What is Microsoft Azure?

Tableau Azure Deployment: Microsoft Azure Logo
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Microsoft Azure is a public Cloud Computing Service offered by Microsoft and offers Software as a Service (SaaS), Platform as a Service (PaaS), and Infrastructure as a Service (IaaS). The core Cloud services provided by Microsoft Azure include Storage, Analytics, and Computing Power. To satisfy Cloud Computing requirements, around 80% of the fortune 500 companies use Microsoft Azure services. It supports multiple languages for development and deployment purposes. Also, it ensures that your data is protected and backed up. 

Developers can pick any of its services to develop and scale new applications or run existing applications in the public Cloud. The customers have access to all the services including Azure Portal. The users can use the services of Microsoft Azure to create Cloud-based resources, such as Virtual Machines (VMs) and Databases.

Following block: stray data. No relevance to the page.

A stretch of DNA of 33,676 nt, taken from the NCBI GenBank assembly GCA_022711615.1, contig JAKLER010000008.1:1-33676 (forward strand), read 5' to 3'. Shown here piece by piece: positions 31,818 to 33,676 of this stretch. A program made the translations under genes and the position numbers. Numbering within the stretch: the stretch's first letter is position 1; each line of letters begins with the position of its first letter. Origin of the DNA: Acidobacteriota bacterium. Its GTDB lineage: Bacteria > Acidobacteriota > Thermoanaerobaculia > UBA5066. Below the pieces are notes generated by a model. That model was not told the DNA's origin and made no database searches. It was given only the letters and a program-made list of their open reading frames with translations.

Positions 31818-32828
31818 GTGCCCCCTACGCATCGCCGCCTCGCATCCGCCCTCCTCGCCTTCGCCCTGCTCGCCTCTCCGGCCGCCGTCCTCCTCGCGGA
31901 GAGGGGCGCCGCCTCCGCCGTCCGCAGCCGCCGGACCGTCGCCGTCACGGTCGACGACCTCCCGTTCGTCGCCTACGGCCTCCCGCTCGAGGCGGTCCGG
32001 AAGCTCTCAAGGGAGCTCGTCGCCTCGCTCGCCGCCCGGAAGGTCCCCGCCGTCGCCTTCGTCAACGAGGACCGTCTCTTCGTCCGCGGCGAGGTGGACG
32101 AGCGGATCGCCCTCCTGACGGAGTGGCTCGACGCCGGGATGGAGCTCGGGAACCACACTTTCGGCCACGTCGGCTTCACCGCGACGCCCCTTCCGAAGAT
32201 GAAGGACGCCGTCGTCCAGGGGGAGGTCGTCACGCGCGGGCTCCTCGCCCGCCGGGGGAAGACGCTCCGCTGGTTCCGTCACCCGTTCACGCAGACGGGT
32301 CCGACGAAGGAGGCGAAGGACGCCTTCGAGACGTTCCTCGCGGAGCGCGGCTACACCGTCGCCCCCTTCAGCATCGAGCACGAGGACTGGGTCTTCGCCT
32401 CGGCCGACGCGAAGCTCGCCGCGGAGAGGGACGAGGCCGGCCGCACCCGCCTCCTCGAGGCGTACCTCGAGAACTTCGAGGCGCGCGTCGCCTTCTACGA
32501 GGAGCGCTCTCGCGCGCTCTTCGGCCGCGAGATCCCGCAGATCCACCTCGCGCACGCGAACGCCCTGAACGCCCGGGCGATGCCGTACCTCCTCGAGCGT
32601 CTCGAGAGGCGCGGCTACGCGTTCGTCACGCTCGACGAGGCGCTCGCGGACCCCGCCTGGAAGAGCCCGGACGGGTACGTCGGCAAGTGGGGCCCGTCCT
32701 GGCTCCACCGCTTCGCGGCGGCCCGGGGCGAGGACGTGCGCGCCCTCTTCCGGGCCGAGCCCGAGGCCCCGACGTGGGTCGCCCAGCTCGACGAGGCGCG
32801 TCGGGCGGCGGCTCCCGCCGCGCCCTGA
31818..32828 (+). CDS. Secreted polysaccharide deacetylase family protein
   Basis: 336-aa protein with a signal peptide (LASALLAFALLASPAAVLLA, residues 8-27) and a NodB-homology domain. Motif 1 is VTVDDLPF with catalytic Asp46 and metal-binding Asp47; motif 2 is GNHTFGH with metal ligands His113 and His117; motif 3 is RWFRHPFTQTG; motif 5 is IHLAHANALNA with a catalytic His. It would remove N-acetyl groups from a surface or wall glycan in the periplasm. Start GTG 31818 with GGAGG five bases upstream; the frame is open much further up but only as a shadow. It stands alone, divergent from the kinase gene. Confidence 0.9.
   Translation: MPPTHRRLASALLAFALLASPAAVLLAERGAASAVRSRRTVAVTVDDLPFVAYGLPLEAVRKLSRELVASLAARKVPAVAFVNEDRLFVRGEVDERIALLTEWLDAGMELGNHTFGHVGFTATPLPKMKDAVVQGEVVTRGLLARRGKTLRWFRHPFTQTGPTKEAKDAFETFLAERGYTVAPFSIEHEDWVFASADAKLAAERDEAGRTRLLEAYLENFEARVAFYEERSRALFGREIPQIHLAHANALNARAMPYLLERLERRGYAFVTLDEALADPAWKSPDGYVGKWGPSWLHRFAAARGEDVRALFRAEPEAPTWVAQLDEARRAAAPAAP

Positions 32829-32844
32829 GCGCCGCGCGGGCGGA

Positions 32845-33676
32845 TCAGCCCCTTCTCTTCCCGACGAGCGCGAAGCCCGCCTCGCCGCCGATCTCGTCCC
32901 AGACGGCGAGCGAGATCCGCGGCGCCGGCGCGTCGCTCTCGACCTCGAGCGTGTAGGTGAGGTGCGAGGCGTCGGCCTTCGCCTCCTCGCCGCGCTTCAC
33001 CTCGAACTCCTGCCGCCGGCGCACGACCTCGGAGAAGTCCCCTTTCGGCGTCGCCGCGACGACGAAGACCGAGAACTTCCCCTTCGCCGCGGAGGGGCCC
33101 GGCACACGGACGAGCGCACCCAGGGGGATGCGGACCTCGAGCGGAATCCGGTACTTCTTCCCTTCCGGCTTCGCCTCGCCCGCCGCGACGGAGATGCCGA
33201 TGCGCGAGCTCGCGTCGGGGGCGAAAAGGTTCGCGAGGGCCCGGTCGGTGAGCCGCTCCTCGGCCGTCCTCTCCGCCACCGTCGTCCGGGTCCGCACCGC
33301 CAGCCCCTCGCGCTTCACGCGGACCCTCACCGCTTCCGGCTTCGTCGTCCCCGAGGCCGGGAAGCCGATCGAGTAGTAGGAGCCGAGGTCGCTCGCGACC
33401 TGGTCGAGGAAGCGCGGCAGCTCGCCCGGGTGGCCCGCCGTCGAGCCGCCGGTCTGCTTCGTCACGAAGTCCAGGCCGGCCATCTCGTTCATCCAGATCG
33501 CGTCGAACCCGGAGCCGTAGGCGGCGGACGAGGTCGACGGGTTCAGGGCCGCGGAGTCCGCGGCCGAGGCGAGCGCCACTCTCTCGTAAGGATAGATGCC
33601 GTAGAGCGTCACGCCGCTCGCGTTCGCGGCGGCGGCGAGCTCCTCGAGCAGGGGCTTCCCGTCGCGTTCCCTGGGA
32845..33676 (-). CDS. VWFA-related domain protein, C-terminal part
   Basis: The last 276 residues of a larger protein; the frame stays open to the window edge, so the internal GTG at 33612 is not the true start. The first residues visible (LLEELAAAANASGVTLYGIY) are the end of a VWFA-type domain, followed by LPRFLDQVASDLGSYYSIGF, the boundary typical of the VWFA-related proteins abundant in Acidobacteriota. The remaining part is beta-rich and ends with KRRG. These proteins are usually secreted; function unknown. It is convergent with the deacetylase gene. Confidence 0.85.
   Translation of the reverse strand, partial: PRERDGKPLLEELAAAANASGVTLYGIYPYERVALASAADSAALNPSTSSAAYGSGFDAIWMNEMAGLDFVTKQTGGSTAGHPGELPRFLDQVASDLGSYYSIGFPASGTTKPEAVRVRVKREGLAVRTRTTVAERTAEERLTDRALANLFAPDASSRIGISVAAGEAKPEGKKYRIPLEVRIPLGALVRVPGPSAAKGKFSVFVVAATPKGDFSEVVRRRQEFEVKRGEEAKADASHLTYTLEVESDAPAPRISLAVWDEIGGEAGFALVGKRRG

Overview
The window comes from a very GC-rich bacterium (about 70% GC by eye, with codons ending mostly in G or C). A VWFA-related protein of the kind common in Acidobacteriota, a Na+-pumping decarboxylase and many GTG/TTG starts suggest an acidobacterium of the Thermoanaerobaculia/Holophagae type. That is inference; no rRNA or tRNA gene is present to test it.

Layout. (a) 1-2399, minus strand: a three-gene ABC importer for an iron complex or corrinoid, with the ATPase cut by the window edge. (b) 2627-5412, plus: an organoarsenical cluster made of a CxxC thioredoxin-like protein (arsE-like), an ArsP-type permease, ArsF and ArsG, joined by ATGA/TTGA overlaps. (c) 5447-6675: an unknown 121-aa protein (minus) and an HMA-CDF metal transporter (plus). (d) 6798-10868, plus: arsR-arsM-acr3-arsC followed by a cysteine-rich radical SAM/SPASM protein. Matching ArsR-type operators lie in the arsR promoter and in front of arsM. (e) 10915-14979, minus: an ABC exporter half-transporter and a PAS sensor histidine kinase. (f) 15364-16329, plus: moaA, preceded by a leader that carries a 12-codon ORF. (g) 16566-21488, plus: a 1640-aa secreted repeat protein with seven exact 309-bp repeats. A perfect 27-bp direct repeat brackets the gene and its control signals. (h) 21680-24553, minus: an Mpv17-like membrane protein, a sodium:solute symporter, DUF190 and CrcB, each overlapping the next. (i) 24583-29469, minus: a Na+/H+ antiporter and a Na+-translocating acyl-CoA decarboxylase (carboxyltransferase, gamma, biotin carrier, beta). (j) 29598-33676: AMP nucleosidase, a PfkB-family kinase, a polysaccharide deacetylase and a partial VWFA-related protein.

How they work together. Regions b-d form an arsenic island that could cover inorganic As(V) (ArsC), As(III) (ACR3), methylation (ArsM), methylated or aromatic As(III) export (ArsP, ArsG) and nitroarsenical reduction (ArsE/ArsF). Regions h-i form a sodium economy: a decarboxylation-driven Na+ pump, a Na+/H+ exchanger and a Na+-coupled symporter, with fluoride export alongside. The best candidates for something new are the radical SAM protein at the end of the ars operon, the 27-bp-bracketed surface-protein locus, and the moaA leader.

Key Features of Microsoft Azure 

A few features of Microsoft Azure are listed below:

  • Analytics Support: Microsoft Azure comes with in-built Data Analytics and Reporting tools to generate deeper insights from the business data. Companies can use these features to find new business leads, improve customer service, and make strategic decisions.
  • Hybrid Ready: Microsoft Azure offers its services on Pubic Cloud and On-premises Data Centers that help companies with data backup, storage, and security features.
  • Efficient Storage System: Microsoft Azure offers multiple delivery points and Data Centers. It can deliver data to your business environment quickly and give a better user experience.

To know more about Microsoft Azure, click here.